• Powell amaranth, redroot pigweed, common ragweed (Ambrosia artemisiifolia), and common purslane (Portulaca oleracea) with resistance to the photosystem II inhibiting herbicides and giant foxtail (Setaria faberi) and large crabgrass (Digitaria sanguinalis) with resistance to the acetyl CoA carboxylase-inhibitors (WSSA 1) in carrots.
  • Fall panicum (Panicum dichotomiflorum) with resistance to nicosulfuron (WSSA 2) in sweet corn.
  • Goosegrass (Eleusine indica) and American black nightshade (Solanum americanum) with resistance to paraquat, a photosystem I electron diverter (WSSA 22) in tomatoes.

Many vegetables are in rotation with agronomic commodities and are also threatened by the development of resistance in those crops as well. The buildup of weed seedbanks in rotational crops could threaten the sustainability of vegetable production.

The registration of new herbicides or new herbicide modes of action is relatively slow in specialty crops; coupled with crop safety concerns and rotational restrictions, this will continue to limit the numbers of chemical options available for weed suppression.

Many best management practices for herbicide resistance management are already employed by vegetable producers, such as weed scouting, mulching, mechanical weed control and hand weeding. Other strategies include planting into weed-free fields, managing manures and composts and cleaning equipment to prevent the movement of plant parts and weed seed into fields, and controlling weeds in fallow acreage and along field margins. Novel technology, such as vision-guided cultivators, precision sprayers and laser weeders are being adopted into vegetable production systems and may be important tools in a changing agricultural landscape where the use of pesticides, plastic and soil disturbance must be reduced, and labor becomes more scarce and costly. For a more extensive review of the current state of herbicide resistance in vegetable crops in the U.S. and Canada, please see this recently accepted article in the journal Weed Science: Boyd et al. (2022). Occurrence and management of herbicide resistance in annual vegetable production systems in North America. Weed Science, 70:515-528. doi:10.1017/wsc.2022.43.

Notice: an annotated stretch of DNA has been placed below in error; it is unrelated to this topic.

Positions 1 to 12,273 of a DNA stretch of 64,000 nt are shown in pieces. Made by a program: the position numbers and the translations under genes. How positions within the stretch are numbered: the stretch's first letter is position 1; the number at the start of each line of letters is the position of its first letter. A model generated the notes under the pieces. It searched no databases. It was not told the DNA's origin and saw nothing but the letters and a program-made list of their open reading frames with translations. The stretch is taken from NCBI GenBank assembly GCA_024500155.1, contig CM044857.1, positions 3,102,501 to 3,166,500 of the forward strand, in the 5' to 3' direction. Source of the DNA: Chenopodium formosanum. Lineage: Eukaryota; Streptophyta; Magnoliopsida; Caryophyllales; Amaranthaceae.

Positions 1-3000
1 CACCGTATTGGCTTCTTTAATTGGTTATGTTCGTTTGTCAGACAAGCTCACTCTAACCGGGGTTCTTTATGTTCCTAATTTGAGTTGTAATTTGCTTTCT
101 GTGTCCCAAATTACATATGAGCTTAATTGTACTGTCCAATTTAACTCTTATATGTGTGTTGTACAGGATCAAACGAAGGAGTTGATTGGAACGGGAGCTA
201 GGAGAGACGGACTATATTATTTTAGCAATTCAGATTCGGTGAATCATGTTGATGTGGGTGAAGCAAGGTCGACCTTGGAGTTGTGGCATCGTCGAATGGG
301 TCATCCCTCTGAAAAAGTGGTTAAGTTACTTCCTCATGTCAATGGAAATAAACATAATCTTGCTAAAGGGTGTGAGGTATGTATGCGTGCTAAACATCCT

— Lynn M. Sosnoskie, Cornell AgriTech, [email protected], and Thierry E. Besançon, Rutgers University, [email protected]

Photo: Lambsquarters in beans.




Current Issue

Lewis Taylor Farms counters rising labor costs

Avoid spreading tomato disease when transplanting

Georgia produce group celebrates award winners at highly attended show

In the muck and weeds: Michigan veg experts honored

Farm market bus tour shows what works, what doesn’t

Storytelling can end commodity farming

Tips for strawberry growers take center stage

Take time to assess your marketing strategy

Farm Bureau, John Deere agree on ‘right to repair

DiMare, voice of Florida tomato industry, dies

EPA proposes rodenticide restrictions

Duda names new president

Kitchen window view changes from farm to D.C.

see all current issue »

Be sure to check out our other specialty agriculture brands

produceprocessingsm Organic Grower